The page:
Open/Close Menu
Your Rental Housing Solution Since 2004
Open/Close Menu
Your Rental Housing Solution Since 2004
Your Rental Housing Solution Since 2004 866.579.2262

As of 2016, almost 37 percent of households in America were occupied by renters. That may entice would-be landlords to consider jumping into the market and buying property to rent, but making money from rental property can be challenging. Many landlords lose money, and although there are some other reasons why landlords may fail to turn a profit, often the reason is because of poor tenants.

Carefully screening prospective occupants can help ensure that you are paid regularly, you don’t incur costs from negligence to the property, and you aren’t burdened with complications. There are a few critical steps you can take to simplify the screening process, and they’ll help ensure that you make the right decision about who you rent your property to.

Credit checks

Before you rent a property to someone, you want to be sure that you’ll be paid on time. Running a credit check is one way to determine if a person has a history of leaving bills unpaid. This can be a red flag that they’re a potential problem tenant who may fall short on rental payments.

The good news is that running a credit check doesn’t have to be costly or complicated. Nowadays, landlords can take advantage of digital services like a free online rental application that includes running a credit check. The report provides a credit score from a reputable company, as well as a list of factors contributing to the individual’s score.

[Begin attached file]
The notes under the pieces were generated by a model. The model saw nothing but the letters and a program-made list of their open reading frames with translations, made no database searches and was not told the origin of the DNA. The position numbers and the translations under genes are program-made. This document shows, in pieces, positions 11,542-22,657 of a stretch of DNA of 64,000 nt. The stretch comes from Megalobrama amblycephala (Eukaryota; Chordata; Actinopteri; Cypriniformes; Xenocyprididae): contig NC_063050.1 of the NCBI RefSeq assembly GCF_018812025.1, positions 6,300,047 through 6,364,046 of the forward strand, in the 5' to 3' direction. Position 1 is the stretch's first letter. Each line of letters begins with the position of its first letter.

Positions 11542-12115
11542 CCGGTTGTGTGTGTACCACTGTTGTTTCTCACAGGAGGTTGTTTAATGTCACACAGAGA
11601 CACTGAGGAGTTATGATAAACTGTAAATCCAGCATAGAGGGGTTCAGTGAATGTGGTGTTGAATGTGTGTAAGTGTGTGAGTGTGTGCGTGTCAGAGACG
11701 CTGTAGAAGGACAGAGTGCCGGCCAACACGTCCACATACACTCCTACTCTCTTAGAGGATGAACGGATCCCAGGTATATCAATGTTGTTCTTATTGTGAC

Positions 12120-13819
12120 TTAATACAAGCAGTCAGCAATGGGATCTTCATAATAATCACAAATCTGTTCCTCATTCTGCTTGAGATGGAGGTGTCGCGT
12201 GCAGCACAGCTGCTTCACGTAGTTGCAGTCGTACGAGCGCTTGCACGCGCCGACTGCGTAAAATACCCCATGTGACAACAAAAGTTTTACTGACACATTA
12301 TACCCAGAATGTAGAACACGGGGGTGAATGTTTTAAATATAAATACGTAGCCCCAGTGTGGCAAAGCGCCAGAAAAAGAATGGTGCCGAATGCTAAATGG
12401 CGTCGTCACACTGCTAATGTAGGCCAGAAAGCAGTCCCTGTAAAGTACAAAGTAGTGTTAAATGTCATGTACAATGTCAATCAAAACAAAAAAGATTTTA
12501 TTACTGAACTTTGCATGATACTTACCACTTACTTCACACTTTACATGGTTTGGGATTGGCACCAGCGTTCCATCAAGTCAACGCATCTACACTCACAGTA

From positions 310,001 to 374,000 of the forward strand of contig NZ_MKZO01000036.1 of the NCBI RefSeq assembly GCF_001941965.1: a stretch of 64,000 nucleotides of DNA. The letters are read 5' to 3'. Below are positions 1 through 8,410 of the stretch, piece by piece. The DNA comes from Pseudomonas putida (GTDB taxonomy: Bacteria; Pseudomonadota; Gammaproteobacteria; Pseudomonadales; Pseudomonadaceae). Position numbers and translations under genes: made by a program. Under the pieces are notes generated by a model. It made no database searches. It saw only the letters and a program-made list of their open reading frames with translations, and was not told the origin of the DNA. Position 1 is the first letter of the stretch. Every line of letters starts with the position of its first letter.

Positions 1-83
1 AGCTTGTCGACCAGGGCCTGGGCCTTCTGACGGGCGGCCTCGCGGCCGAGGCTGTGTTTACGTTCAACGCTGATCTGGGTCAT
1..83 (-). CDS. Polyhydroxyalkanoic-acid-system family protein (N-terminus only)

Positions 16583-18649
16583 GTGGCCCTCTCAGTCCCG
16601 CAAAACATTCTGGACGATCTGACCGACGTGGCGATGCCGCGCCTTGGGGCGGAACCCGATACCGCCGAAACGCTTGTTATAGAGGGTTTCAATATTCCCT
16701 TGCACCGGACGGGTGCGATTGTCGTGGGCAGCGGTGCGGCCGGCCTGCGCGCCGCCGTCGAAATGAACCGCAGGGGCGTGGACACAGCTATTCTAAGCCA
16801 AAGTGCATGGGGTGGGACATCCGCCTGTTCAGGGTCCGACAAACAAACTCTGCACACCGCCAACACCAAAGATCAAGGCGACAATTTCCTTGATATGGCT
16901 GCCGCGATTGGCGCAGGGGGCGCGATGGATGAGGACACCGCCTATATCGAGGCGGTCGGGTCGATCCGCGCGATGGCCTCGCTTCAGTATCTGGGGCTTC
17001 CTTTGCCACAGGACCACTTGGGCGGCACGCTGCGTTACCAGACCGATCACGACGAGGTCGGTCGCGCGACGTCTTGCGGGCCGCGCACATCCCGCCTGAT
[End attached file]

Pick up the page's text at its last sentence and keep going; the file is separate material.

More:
Criminal records check

A criminal records check can be just as important as a credit check. Individuals with a criminal history may pose unique problems for landlords. They can present threats to the property, and they may cause other prospective rental tenants to move elsewhere. An individual who is choosing between apartments isn’t likely going to choose to move in next to someone who was convicted of burglary.

Obtaining this information doesn’t have to be difficult. The same free software that can secure a credit report for you can often check on an applicant’s criminal history. In some cases, an applicant may be upfront with you about their record and attempt to demonstrate that they are reformed.

In the event that you do decide to rent to them, it is still a good idea to know about their past so that you aren’t caught by surprise later. And this way, you can understand any issues related to their record that may affect their tenancy. For example, an applicant who is on parole may be required to have their apartment available for inspection at all times to ensure compliance with their parole conditions.

Personal assessment

A credit check and criminal records check only provide part of the picture. In some cases, those steps alone may be enough for a problem tenant to easily pass your screening process. One way to ensure that bad tenants don’t slip through the application process is to make sure that you obtain a more personal perspective on them.

This involves meeting with rental applicants. How they present themselves can indicate whether they’re tidy or sloppy. Spending a bit of time with them can also give you a sense of whether they’re being forthright or whether they’re holding something back that may be a reason you shouldn’t rent to them.

Speaking with references is also a good idea. While prior landlords may have their own agenda when assessing a tenant who is moving, you may be able to get a sense of whether there were legitimate issues with your applicant. Work supervisors are also excellent references because they’ll know if the applicant is reliable, responsible, and easy to get along with.

Personal references may also share additional information that can help you determine why the individual is moving or if there are other issues that may impact their tenancy. For example, if a few references tell you the person plans to move out of state in a few months, then you may want to consider a different tenant who will be staying local for a long time to come.



Copyright © 2004 - 2020 All Rights Reserved.